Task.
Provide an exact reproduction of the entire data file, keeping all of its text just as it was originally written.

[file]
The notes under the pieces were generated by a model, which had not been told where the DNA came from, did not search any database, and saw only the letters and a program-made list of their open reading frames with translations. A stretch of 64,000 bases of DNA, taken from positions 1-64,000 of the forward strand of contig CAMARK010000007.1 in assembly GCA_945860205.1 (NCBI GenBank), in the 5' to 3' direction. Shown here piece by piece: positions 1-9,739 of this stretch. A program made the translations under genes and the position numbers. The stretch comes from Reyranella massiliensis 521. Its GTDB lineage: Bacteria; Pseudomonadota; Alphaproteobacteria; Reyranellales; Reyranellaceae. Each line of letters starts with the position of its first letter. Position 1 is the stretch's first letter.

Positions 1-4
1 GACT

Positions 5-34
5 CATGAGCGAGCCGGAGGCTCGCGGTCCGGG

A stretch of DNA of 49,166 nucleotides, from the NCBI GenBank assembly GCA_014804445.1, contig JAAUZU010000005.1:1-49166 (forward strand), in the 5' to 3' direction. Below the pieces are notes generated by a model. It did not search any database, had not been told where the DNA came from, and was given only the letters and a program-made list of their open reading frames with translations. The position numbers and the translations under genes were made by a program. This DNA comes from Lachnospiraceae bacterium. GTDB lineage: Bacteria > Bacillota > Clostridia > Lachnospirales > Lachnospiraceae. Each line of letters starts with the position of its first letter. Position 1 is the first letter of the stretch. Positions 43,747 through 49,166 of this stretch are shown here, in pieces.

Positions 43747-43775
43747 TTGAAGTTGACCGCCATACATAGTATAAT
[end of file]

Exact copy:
The notes under the pieces were generated by a model, which had not been told where the DNA came from, did not search any database, and saw only the letters and a program-made list of their open reading frames with translations. A stretch of 64,000 bases of DNA, taken from positions 1-64,000 of the forward strand of contig CAMARK010000007.1 in assembly GCA_945860205.1 (NCBI GenBank), in the 5' to 3' direction. Shown here piece by piece: positions 1-9,739 of this stretch. A program made the translations under genes and the position numbers. The stretch comes from Reyranella massiliensis 521. Its GTDB lineage: Bacteria; Pseudomonadota; Alphaproteobacteria; Reyranellales; Reyranellaceae. Each line of letters starts with the position of its first letter. Position 1 is the stretch's first letter.

Positions 1-4
1 GACT

Positions 5-34
5 CATGAGCGAGCCGGAGGCTCGCGGTCCGGG

A stretch of DNA of 49,166 nucleotides, from the NCBI GenBank assembly GCA_014804445.1, contig JAAUZU010000005.1:1-49166 (forward strand), in the 5' to 3' direction. Below the pieces are notes generated by a model. It did not search any database, had not been told where the DNA came from, and was given only the letters and a program-made list of their open reading frames with translations. The position numbers and the translations under genes were made by a program. This DNA comes from Lachnospiraceae bacterium. GTDB lineage: Bacteria > Bacillota > Clostridia > Lachnospirales > Lachnospiraceae. Each line of letters starts with the position of its first letter. Position 1 is the first letter of the stretch. Positions 43,747 through 49,166 of this stretch are shown here, in pieces.

Positions 43747-43775
43747 TTGAAGTTGACCGCCATACATAGTATAAT